LISTEN: MAKING WHOOPIE LISTEN: PAPERSHREDDERLISTEN: LOVE ON THE INTERNETLISTEN: BUS TO BIG BENDThe Lu Mitchell SongbookLISTEN: MAKING WHOOPIE LISTEN: PAPERSHREDDERLISTEN: LOVE ON THE INTERNETLISTEN: BUS TO BIG BEND
SINGING FOR HER SANITY
Lyrics and guitar chords for 68 of Lu's best!

Reissued with four new songs!
"It's Time To Eat Again"
"The Midnight Sale"
"The Hummer"
"The Ladies' Room"

Photographs of the early days in her career!
Whimsically illustrated by Bob Ackerman!
Delightful reading even if you don't play an instrument!

$15 per copy
plus $3.00 p/h USA
Click here for Lu's order form.



Sean's intro to his mom's songbook:

Since I was 12 years old I have been explaining to people about my mother, Lu Mitchell. It hasn’t always been easy, especially in recent years after I got gray hair. Strangers often find it curious or possibly a fiction that someone with gray hair can have a mother who is a practicing, card-carrying folksinger. But explaining about my mother is a burden I have gladly carried ever since she first let me up on stage to play the bongo drums on "Tingalayo" someplace in Fort Worth back in 1962.

Growing up, friends of mine had mothers who did the usual motherly things like drive them to dancing class, stencil their camp socks and bake cookies. My mother did those things, too, but on weekends she was in front of an audience somewhere singing and playing the guitar. Now, this was different. And I guess I thought it was pretty cool.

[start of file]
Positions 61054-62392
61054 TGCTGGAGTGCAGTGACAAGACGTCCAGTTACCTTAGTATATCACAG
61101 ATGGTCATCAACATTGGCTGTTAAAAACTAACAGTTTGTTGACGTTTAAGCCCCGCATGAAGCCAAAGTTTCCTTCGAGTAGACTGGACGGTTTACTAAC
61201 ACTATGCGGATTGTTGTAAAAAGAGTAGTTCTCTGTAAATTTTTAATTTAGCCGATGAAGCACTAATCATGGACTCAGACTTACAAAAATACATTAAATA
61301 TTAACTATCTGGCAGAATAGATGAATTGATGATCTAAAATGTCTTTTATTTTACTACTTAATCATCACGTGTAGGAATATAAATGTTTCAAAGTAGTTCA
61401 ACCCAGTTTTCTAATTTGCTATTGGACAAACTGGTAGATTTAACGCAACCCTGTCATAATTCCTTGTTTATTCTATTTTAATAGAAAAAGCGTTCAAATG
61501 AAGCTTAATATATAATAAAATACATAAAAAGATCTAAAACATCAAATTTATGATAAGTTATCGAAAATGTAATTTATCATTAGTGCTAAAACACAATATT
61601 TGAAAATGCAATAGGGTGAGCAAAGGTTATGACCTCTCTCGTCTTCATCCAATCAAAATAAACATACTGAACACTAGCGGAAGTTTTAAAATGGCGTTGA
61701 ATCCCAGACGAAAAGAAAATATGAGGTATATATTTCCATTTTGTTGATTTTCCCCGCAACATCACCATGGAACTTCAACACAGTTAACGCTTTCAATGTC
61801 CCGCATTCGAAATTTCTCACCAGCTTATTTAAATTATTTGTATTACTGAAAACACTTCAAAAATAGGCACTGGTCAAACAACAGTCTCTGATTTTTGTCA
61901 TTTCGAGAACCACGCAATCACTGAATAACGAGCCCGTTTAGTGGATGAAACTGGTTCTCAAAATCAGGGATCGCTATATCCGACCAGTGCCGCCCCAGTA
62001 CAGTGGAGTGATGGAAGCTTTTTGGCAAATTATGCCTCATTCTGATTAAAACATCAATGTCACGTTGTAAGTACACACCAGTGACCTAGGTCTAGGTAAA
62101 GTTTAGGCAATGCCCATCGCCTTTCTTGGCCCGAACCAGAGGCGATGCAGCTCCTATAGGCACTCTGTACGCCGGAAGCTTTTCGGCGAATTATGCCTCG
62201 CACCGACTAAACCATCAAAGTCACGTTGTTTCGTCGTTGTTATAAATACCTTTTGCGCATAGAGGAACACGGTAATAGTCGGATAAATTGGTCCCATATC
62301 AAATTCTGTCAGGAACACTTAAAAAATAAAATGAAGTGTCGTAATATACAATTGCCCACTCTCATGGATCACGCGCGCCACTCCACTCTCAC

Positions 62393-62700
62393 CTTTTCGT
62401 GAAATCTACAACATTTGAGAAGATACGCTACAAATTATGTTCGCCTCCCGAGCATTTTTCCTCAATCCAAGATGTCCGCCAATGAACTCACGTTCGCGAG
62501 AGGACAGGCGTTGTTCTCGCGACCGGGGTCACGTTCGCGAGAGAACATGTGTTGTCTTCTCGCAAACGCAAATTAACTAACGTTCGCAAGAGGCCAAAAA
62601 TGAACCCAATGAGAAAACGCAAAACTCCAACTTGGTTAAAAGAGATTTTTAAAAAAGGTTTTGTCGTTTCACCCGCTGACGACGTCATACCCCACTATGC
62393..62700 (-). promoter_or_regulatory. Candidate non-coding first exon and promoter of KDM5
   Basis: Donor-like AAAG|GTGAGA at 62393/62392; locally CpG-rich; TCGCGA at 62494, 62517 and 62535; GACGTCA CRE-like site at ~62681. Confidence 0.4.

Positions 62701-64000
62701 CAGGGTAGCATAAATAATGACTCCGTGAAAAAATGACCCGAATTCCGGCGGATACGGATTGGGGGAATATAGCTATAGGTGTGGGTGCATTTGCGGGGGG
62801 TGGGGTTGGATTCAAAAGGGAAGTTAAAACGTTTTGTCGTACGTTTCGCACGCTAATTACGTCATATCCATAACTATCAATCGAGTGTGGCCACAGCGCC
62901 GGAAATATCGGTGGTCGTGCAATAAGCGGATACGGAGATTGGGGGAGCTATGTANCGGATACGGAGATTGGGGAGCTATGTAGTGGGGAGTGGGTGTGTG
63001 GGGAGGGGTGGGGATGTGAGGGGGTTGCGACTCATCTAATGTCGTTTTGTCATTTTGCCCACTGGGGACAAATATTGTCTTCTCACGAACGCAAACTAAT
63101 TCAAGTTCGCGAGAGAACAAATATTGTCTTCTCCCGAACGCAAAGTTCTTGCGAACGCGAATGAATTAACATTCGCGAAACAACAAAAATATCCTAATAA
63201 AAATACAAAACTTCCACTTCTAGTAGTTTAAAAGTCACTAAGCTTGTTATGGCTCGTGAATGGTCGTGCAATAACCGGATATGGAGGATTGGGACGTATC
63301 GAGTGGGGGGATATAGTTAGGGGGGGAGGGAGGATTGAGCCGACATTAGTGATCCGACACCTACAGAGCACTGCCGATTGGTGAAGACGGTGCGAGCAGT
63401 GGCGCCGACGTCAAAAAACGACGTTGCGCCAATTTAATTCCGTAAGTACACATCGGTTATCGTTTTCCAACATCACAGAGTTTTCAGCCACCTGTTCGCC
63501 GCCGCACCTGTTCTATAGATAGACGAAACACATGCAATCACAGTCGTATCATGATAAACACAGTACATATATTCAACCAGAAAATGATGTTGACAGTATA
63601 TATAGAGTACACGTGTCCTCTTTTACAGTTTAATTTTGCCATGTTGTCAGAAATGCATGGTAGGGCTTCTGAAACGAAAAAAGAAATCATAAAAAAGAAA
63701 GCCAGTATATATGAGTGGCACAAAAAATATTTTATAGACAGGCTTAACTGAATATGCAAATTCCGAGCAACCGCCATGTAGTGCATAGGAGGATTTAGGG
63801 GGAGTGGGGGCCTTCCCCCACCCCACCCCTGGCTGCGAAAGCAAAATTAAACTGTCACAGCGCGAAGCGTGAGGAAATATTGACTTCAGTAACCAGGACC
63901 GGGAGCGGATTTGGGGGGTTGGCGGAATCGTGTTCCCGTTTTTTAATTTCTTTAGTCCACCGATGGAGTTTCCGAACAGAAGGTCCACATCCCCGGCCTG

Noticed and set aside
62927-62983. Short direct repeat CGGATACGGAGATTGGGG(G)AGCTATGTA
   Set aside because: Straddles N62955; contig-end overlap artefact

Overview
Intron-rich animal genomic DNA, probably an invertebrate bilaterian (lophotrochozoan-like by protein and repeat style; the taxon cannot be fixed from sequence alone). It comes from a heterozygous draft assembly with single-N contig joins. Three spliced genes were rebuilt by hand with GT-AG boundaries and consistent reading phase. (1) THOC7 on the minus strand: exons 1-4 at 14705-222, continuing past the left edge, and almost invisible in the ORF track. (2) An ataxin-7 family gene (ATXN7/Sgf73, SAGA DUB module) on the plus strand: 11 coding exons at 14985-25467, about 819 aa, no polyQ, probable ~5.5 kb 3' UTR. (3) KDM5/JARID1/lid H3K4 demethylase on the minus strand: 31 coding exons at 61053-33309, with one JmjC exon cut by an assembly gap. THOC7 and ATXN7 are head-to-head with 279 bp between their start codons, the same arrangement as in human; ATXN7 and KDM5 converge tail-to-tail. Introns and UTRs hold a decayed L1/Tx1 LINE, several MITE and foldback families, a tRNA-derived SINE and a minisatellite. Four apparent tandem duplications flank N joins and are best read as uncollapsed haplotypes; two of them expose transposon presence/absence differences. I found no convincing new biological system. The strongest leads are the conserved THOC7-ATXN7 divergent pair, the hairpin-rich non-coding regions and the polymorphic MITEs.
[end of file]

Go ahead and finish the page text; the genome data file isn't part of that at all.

Photo of Lu and Sean Mitchell. She was a born performer. She and my father met, after all, while doing community theater back in eastern Pennsylvania.

After setting out on the great post-War migration to Texas, they were sitting in Hermes and Mary Nye’s living room just off Lee Park one evening when she picked up a guitar for the first time. Hermes was a rogue lawyer who was happiest singing Child ballads and cowboy songs, and in the late ’50s and early ’60s his art-lined living room was probably Dallas’ first coffee house. There was a great spirit there of something fresh and democratic happening in popular music, something apart from the remote classicism of Tin Pan Alley and the Hit Parade. Even as a kid I sensed this and felt the excitement of the adults in that room as they strummed those big Martins and Gibsons and shouted "Wimoweh" and "This Land Is Your Land" and traded versions of songs by the Weavers and Joan Baez and the wonderful satires being written by Tom Lehrer, Malvina Reynolds and Tom Paxton. I remember meeting Pete Seeger there one night (he told me it was past my bedtime) and watching intently as he wrote out the lyrics to a song for someone. I know it was the first place I heard my mother perform.

Encouraged by Hermes and others, she was soon singing at the two main local folk clubs in Dallas, the P.M. and the Rubaiyat, and she started to write her own topical songs, much influenced by the wit of Lehrer and Paxton and Reynolds, whom she always referred to simply as "Malvina." She recorded her first album in 1963, and, while I was not asked to play on it, I was pretty excited. I figured she’d probably be opening for the Kingston Trio any day. (Actually, it took another 22 years for that to happen.) She was, rightly, leery of show business and even after she was getting bookings in Austin and Tulsa and beyond, she didn’t give up her day job as an executive secretary at a great American film corporation. Like so many talented women of her generation, she was underutilized and underpaid for her years as a member of the office corps, but she can tell you all about that in "The Paper Shredder," a song of revenge as purely inspired as anything that ever put an Uzi in the hands of Charles Bronson.